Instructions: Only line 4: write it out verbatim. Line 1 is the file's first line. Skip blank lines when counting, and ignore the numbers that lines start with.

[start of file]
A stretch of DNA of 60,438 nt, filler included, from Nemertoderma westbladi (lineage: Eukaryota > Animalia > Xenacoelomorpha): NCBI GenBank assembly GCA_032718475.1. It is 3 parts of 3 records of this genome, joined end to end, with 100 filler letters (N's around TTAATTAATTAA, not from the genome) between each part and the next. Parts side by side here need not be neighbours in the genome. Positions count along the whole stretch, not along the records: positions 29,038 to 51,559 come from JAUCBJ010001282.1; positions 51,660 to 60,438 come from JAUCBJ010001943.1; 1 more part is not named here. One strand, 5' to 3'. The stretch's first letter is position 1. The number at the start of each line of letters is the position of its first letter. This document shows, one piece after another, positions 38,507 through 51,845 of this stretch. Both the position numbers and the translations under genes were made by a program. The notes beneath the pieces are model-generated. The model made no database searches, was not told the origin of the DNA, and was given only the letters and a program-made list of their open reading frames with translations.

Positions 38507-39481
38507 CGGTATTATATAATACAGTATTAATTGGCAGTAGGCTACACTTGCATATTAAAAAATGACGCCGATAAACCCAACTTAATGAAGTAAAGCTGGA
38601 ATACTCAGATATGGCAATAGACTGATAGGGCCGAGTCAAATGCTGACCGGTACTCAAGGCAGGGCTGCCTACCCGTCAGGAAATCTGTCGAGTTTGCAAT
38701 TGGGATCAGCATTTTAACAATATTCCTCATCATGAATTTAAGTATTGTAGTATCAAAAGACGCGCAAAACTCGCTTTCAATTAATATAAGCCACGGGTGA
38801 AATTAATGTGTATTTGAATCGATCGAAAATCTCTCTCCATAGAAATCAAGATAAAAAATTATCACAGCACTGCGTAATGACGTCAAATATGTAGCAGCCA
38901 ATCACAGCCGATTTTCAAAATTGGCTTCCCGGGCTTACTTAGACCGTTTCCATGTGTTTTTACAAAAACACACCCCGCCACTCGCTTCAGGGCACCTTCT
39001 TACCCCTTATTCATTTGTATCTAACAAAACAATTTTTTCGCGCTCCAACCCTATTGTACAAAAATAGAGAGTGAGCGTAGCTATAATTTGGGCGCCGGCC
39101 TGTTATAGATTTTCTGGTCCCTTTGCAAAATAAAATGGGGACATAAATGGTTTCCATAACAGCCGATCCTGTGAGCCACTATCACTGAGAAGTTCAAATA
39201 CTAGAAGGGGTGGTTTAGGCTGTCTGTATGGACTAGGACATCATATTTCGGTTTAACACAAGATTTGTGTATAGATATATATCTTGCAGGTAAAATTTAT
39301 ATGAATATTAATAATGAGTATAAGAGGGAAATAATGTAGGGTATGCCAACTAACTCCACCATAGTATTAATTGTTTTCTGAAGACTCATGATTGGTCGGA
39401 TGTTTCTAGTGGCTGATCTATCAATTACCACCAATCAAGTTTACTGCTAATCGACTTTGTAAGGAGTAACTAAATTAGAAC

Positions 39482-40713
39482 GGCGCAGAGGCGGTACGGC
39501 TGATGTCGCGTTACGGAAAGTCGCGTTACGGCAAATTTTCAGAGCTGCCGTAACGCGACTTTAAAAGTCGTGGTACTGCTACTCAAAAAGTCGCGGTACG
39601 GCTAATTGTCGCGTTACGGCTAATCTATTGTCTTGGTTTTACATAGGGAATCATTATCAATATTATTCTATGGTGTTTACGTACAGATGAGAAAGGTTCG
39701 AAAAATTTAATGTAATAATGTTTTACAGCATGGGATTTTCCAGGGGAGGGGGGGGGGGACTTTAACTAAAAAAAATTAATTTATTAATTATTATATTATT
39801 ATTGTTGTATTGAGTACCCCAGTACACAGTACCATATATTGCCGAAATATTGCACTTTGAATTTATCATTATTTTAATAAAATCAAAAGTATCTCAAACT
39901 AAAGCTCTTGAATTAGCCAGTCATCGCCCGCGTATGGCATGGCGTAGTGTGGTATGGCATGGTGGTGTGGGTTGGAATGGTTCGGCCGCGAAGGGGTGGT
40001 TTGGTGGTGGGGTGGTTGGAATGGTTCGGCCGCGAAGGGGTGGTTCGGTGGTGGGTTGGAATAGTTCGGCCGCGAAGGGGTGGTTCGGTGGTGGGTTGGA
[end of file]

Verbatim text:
38601 ATACTCAGATATGGCAATAGACTGATAGGGCCGAGTCAAATGCTGACCGGTACTCAAGGCAGGGCTGCCTACCCGTCAGGAAATCTGTCGAGTTTGCAAT